Corruption in South Africa
According to Transparency International’s (TI) annual corruption perception index, South Africa has progressively become increasingly corrupt, dropping 34 places since 2001. South Africa is currently ranked 72 out of 175 countries and is heading downward. Politicians and public officials divert public funds away from service delivery into their back pockets. In 2011 the former head of the Special Investigation Unit, Willie Hofmeyer, reported before parliament that between 25 billion and 30 billion was lost to the government procurement budget each year due to this type of fraud. Moreover, there is evidence that incidents of corruption are increasing. A report by Edward Nathan Sonnenbergs, based on documented fraud and malfeasance cases presented to parliament and contained in Public Service Commission reports, found that the amount involved increased from 130-million in 2006/07 to over 1-billion in 2011/12. There is evidence that the heart of the problem lies in the lack of accountability for maladministration and corruption (Newham, 2014).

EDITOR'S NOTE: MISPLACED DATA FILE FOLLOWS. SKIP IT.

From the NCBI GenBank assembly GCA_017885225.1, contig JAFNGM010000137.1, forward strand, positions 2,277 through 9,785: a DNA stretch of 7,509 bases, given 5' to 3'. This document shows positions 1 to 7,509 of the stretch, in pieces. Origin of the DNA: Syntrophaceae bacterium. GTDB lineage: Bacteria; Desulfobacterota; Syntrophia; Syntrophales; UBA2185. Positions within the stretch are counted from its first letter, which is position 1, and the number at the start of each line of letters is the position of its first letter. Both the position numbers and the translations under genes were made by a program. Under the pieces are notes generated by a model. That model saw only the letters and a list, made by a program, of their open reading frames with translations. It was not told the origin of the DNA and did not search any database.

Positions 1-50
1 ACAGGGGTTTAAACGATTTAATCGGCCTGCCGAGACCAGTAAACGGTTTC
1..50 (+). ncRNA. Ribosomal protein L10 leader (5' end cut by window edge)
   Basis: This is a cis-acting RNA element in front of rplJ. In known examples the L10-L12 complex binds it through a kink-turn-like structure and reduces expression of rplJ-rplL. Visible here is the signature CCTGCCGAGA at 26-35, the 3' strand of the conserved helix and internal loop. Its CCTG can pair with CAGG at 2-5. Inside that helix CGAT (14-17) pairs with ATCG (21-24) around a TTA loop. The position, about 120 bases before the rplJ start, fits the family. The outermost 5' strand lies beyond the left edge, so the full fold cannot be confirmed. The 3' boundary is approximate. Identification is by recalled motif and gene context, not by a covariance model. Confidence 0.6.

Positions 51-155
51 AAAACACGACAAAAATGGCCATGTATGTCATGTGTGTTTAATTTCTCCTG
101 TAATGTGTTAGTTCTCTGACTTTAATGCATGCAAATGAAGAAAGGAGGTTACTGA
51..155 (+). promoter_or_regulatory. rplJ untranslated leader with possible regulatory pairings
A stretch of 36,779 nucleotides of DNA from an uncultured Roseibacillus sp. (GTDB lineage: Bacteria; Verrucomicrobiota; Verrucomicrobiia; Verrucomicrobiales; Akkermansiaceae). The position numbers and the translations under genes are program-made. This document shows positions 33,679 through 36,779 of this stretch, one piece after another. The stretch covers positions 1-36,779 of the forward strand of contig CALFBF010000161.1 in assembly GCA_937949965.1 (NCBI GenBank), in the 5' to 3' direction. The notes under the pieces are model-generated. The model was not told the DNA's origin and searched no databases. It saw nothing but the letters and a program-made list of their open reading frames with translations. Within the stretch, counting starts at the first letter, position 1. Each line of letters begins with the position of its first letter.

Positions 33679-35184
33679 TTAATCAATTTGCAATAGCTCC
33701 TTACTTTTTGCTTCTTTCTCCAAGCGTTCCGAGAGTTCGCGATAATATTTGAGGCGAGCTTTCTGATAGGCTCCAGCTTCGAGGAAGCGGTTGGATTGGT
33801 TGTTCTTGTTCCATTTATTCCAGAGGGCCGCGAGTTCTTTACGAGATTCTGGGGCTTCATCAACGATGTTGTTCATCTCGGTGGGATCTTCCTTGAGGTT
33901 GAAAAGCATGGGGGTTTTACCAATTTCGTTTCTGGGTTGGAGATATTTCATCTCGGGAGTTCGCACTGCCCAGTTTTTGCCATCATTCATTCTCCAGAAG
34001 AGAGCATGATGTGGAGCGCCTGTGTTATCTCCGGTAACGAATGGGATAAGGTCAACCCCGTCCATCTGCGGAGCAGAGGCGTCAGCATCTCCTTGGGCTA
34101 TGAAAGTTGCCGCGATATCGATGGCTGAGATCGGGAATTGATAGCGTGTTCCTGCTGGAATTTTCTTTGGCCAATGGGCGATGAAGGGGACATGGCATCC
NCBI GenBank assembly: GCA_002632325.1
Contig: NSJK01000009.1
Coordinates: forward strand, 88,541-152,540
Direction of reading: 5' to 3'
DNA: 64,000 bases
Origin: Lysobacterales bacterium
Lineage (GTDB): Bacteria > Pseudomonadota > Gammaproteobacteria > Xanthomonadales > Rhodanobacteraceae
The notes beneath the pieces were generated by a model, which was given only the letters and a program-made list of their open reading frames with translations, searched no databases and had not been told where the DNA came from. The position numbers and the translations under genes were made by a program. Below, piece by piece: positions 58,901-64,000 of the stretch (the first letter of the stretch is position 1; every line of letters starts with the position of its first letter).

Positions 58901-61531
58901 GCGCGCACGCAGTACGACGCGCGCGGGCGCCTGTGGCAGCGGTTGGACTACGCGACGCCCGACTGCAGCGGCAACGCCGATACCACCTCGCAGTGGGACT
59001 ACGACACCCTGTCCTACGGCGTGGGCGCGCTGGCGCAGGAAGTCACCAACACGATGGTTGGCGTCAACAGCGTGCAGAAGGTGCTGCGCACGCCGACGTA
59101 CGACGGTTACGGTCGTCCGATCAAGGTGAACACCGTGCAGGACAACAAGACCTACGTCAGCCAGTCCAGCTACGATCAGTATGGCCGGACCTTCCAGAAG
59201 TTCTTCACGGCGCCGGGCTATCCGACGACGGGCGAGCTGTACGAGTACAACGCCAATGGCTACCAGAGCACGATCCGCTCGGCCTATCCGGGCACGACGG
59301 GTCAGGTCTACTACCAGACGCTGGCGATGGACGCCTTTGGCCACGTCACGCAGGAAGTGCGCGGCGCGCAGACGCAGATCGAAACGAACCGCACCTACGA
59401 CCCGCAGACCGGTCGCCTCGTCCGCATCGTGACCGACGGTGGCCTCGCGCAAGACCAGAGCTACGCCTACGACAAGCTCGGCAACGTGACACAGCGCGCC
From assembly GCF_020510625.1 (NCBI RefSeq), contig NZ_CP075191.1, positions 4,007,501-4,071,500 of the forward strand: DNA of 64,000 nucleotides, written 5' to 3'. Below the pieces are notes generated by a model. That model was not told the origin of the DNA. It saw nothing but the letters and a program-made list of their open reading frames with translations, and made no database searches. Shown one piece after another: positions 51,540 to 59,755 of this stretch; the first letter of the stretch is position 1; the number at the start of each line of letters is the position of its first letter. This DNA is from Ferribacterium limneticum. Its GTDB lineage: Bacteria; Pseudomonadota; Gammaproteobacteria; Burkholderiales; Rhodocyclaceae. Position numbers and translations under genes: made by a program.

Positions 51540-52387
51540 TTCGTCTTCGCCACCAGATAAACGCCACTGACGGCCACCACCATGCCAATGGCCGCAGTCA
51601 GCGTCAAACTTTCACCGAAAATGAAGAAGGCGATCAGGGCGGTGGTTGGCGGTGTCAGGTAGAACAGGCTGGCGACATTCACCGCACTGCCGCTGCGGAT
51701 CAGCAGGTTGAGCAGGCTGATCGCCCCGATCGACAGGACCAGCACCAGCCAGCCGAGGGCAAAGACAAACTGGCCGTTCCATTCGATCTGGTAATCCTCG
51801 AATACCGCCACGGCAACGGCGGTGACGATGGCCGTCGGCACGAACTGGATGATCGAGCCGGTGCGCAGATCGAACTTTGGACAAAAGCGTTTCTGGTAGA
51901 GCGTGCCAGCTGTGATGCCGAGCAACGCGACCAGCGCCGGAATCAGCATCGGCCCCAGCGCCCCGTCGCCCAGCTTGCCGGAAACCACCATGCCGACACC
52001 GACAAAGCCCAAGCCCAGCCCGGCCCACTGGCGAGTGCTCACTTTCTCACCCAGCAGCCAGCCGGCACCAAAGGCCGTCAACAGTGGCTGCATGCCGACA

By analyzing the historical corruption (past conditions and present conditions) of South Africa and applying the Natural Laws, the future of South African government becomes easy to predict. Both the South African government and people believe in influence. The politicians and public officials in South Africa are looters. They steal from the people they are responsible to lead and lack vision. Moreover, the people themselves are lack vision by allowing their government to manage, direct, and control them.
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